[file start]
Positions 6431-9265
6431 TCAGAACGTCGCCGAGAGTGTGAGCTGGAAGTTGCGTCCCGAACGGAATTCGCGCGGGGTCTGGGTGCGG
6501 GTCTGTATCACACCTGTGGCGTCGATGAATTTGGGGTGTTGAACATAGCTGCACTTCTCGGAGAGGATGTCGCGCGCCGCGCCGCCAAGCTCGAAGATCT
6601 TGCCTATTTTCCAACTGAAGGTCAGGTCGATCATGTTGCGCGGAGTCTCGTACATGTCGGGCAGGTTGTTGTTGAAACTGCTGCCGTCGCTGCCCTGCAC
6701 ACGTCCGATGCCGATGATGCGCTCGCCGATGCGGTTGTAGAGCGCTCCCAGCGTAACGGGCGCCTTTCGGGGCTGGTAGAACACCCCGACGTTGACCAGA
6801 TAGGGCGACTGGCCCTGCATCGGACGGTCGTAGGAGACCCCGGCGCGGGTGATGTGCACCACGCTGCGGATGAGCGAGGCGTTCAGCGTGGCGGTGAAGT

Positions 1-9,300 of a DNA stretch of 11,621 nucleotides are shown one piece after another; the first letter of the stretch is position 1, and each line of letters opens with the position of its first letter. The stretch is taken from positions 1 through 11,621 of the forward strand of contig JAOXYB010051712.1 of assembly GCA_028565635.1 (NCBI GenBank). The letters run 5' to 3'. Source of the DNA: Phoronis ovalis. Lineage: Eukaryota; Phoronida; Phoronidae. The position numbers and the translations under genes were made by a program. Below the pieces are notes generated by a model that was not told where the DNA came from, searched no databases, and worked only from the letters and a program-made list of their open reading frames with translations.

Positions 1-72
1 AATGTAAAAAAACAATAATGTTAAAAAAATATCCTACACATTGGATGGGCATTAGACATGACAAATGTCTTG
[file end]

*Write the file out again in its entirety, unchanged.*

Positions 6431-9265
6431 TCAGAACGTCGCCGAGAGTGTGAGCTGGAAGTTGCGTCCCGAACGGAATTCGCGCGGGGTCTGGGTGCGG
6501 GTCTGTATCACACCTGTGGCGTCGATGAATTTGGGGTGTTGAACATAGCTGCACTTCTCGGAGAGGATGTCGCGCGCCGCGCCGCCAAGCTCGAAGATCT
6601 TGCCTATTTTCCAACTGAAGGTCAGGTCGATCATGTTGCGCGGAGTCTCGTACATGTCGGGCAGGTTGTTGTTGAAACTGCTGCCGTCGCTGCCCTGCAC
6701 ACGTCCGATGCCGATGATGCGCTCGCCGATGCGGTTGTAGAGCGCTCCCAGCGTAACGGGCGCCTTTCGGGGCTGGTAGAACACCCCGACGTTGACCAGA
6801 TAGGGCGACTGGCCCTGCATCGGACGGTCGTAGGAGACCCCGGCGCGGGTGATGTGCACCACGCTGCGGATGAGCGAGGCGTTCAGCGTGGCGGTGAAGT

Positions 1-9,300 of a DNA stretch of 11,621 nucleotides are shown one piece after another; the first letter of the stretch is position 1, and each line of letters opens with the position of its first letter. The stretch is taken from positions 1 through 11,621 of the forward strand of contig JAOXYB010051712.1 of assembly GCA_028565635.1 (NCBI GenBank). The letters run 5' to 3'. Source of the DNA: Phoronis ovalis. Lineage: Eukaryota; Phoronida; Phoronidae. The position numbers and the translations under genes were made by a program. Below the pieces are notes generated by a model that was not told where the DNA came from, searched no databases, and worked only from the letters and a program-made list of their open reading frames with translations.

Positions 1-72
1 AATGTAAAAAAACAATAATGTTAAAAAAATATCCTACACATTGGATGGGCATTAGACATGACAAATGTCTTG